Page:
Article: Pliensbachian gastropods from Venetian Southern Alps (Italy) and their palaeobiogeographical significance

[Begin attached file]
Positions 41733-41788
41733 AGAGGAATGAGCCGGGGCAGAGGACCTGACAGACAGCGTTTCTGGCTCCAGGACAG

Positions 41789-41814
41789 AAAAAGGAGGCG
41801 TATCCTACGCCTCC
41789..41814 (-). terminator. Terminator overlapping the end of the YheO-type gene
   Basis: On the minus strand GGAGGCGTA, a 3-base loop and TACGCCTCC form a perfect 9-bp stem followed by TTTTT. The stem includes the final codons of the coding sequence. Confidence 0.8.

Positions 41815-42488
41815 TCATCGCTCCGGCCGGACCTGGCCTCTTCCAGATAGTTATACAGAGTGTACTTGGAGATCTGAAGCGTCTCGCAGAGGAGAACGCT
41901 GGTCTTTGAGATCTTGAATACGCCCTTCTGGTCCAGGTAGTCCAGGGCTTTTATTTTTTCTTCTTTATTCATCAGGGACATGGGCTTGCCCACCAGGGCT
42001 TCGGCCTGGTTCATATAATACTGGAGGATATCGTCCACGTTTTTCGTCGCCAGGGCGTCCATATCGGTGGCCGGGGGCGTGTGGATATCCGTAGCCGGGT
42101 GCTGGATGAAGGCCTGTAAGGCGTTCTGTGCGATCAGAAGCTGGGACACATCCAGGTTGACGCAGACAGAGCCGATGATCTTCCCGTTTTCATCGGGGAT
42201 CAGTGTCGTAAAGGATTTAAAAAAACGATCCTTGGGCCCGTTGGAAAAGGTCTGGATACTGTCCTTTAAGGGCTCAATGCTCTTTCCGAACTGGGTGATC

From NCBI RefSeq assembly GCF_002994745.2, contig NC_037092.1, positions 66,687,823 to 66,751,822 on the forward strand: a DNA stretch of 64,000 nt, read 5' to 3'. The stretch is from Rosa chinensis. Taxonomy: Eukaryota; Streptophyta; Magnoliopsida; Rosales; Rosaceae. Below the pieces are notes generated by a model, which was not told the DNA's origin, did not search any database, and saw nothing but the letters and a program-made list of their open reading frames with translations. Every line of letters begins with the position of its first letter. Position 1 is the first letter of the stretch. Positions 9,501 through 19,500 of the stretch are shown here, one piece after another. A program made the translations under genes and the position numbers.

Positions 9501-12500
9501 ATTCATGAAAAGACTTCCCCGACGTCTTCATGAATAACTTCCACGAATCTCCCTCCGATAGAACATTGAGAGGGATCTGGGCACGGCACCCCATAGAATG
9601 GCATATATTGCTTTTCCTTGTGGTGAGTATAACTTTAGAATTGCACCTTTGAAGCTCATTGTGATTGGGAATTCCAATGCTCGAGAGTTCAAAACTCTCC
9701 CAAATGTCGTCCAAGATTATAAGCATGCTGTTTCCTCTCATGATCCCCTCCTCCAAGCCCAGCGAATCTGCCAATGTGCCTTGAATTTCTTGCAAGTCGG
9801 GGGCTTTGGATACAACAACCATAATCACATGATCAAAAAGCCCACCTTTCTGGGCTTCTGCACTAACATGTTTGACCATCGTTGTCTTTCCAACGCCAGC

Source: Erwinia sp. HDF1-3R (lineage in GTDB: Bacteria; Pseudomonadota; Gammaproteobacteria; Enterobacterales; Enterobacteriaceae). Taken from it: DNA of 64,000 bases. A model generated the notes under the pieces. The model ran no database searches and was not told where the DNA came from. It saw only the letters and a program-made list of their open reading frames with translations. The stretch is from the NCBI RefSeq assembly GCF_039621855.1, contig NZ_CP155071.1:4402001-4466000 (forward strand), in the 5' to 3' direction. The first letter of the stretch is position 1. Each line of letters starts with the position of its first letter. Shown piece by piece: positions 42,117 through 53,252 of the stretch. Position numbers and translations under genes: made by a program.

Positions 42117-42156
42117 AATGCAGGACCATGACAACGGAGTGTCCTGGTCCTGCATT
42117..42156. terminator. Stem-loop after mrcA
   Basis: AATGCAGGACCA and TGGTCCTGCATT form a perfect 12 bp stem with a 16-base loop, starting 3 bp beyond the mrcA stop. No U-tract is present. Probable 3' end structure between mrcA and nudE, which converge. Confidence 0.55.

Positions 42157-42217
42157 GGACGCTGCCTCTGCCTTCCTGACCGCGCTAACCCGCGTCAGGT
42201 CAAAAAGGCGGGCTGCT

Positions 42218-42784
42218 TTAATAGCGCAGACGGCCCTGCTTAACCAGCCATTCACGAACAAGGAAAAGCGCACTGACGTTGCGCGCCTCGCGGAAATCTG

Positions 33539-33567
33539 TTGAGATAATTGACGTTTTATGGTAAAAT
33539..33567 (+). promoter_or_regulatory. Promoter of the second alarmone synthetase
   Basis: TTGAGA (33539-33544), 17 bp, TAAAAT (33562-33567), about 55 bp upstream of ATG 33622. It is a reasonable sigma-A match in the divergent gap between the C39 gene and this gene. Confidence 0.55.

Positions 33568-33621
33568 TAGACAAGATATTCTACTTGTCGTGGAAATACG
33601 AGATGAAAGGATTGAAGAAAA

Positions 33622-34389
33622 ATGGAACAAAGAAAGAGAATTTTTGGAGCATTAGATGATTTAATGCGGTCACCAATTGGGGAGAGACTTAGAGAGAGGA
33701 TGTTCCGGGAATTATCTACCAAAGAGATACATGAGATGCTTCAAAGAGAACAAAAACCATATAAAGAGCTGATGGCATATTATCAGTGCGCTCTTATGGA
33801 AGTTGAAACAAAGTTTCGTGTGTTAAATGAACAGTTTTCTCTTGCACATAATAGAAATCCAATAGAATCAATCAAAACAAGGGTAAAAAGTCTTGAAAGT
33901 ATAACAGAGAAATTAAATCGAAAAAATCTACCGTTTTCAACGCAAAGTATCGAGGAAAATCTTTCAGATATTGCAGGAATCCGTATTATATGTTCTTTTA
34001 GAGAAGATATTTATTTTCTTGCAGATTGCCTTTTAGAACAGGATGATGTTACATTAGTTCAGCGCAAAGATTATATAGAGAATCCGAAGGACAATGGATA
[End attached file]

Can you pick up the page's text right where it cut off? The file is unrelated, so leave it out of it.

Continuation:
The Pliensbachian gastropods described by De Toni in 1912, coming from an isolated boulder at the foot of Mt Vedana (eastern margin of Trento Platform, Venetian Southern Alps, Italy) are revised. The fauna consists of 13 species representing nine families and eight superfamilies. Despite the low number of species, the assemblage represents the most diverse Early Jurassic gastropod fauna known for the Venetian Southern Alps. The boulder yielding the material was thought to derive from the upper part of the Early Jurassic Calcari Grigi Group, a carbonate platform unit extensively cropping out in the Mt Vedana area. The sedimentological analysis indicates a prevalently bioclastic wackstone-floatstone, reflecting a lime-muddy deposit undergone to an early consolidation. This and the high content of ammonoids, which is unusual for the Calcari Grigi Group, are typical aspects of a condensed pelagic sediment, presumably a fissure filling at the top of the carbonate platform succession. Palaeobiogeographical comparisons show that the fauna is composed of species occurring exclusively in pelagic limestones of the western Tethys. By contrast, it shows no relationships with the coeval faunas of the adjacent Trento platform and of the other western Tethyan carbonate platforms. These lines of evidence and the facies analysis would testify to the Pliensbachian drowning of the eastern margin of the Trento platform. In the wider context of the palaeobiogeographical history of Early Jurassic western Tethyan gastropods, the species from Vedana belong to a faunal stock which is typical for pelagic, mainly postdrowning sediments. Thus, appearance and diffusion in space and time of this stock were probably regulated by the direction, rate and pattern of the Neotethyan rifting. A new subgenus, Proarcirsa (Schafbergia) subgen. nov., and three new species, namely Ataphrus (Ataphrus) cordevolensis sp. nov., Guidonia pseudorotula sp. nov. and Proarcirsa (Schafbergia) zirettoensis sp. nov. are erected.